I recently completed a new series of blog posts on Parental Engagement and math. You can view the entire series over at the Demme Learning Blog.

Watch the video overview

Part 1 – Welcome to the Real World: Math in Action

When I was growing up, my dad would work on my math skills by giving my brothers and me real-life math problems. On long trips in the car, he would have us calculate how fast we were going by measuring the time it took to get from one mile marker to the next. My dad would also have us calculate how much gas was left in the tank and how long it would take to arrive at our destination. These challenges entertained us and sharpened our math skills and showed us practical applications for those skills.

Part 2 – The Reason for Math

We need to teach math in a way that allows children to understand and appreciate in their own mathematical work and the mathematical work of others. Just like we teach our children to understand and appreciate a Beethoven symphony or a Picasso painting, we can also teach our children to recognize and appreciate a well crafted equation.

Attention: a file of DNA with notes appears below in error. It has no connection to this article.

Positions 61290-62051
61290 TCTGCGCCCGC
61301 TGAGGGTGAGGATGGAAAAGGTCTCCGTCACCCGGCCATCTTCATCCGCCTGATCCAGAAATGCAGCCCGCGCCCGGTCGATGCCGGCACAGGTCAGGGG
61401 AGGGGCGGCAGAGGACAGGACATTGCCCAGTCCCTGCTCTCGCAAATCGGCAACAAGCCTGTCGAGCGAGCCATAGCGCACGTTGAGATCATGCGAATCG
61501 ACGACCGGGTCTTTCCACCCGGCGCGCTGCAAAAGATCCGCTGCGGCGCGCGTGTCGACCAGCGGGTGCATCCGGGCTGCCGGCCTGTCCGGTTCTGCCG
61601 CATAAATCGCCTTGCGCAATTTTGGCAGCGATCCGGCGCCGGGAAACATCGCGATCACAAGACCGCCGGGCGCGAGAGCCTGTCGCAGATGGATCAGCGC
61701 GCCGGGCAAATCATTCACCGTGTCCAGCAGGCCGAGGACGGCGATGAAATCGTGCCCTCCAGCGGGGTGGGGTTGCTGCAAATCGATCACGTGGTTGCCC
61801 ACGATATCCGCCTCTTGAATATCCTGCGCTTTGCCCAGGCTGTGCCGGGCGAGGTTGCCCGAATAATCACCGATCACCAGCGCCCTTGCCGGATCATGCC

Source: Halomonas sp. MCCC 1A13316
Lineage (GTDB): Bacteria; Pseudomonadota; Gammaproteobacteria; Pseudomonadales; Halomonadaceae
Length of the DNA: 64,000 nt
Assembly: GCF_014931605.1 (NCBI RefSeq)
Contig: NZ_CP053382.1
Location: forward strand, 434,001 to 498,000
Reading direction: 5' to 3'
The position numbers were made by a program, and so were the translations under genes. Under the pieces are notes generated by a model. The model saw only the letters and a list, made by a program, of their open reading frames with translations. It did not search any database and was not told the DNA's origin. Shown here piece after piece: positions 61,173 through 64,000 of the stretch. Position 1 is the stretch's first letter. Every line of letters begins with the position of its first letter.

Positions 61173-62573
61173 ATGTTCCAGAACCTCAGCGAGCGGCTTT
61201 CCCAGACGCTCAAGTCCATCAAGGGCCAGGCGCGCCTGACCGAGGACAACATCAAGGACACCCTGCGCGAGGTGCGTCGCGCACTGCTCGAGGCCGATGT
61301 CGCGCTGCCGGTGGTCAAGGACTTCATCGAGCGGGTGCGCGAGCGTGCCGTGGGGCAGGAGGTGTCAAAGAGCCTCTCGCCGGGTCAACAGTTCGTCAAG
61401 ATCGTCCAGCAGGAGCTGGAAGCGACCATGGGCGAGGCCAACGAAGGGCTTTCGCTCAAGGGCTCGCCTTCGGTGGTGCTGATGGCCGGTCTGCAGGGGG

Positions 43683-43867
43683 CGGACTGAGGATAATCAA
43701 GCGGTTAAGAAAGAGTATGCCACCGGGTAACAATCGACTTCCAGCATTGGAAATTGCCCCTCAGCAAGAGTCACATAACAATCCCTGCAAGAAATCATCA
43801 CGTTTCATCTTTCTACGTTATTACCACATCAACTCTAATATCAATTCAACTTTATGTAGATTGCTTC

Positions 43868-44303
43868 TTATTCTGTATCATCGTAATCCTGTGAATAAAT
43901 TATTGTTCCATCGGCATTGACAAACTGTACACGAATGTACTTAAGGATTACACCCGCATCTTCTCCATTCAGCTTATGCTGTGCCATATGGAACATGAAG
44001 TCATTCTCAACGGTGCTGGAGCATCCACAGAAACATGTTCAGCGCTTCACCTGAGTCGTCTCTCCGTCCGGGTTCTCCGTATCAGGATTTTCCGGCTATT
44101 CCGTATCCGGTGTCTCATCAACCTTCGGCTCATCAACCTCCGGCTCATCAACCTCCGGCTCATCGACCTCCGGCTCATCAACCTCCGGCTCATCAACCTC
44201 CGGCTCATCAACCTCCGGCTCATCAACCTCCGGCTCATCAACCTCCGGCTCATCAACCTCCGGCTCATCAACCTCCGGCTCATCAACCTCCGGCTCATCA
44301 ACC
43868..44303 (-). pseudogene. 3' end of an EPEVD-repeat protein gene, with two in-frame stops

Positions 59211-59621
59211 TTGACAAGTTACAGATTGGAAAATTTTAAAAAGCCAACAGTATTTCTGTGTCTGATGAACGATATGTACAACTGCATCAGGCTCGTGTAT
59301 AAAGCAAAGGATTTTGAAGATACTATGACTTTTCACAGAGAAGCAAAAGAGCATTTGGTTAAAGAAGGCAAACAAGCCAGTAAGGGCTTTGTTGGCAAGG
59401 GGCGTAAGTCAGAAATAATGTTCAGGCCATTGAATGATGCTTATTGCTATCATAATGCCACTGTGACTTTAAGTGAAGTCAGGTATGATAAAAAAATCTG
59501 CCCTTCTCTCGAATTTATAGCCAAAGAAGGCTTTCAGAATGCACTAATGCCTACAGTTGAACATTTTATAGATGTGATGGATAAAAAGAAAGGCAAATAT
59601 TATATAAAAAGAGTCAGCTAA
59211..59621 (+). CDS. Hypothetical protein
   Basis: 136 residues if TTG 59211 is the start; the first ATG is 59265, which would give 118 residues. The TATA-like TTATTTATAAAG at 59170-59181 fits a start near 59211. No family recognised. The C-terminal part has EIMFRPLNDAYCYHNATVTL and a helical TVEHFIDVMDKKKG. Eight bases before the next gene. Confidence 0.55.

Part 3 – Why We Learn Algebra

If you want to have the opportunity to be successful, then mastering and understanding algebra is essential. People will always use the skills they have to succeed and while you could succeed in some careers without understanding algebra, understanding algebra will make it easier to succeed. Algebra is an important life skill to have if you want to do things quicker, be able to transition easier from career to career, and avoid being taken advantage of by people who can “twist” the numbers in their favor.

Part 4 – The Importance of Sequence and an Individualized Pace in Teaching Math

Teaching sequential math is just as important as teaching someone how to drive by showing them one step at a time. (Tweet this quote.) This is mostly understood in the very beginning of a child’s education when we teach numbers and basic addition and subtraction. But often, the further along we go, the less the emphasis is on sequential learning.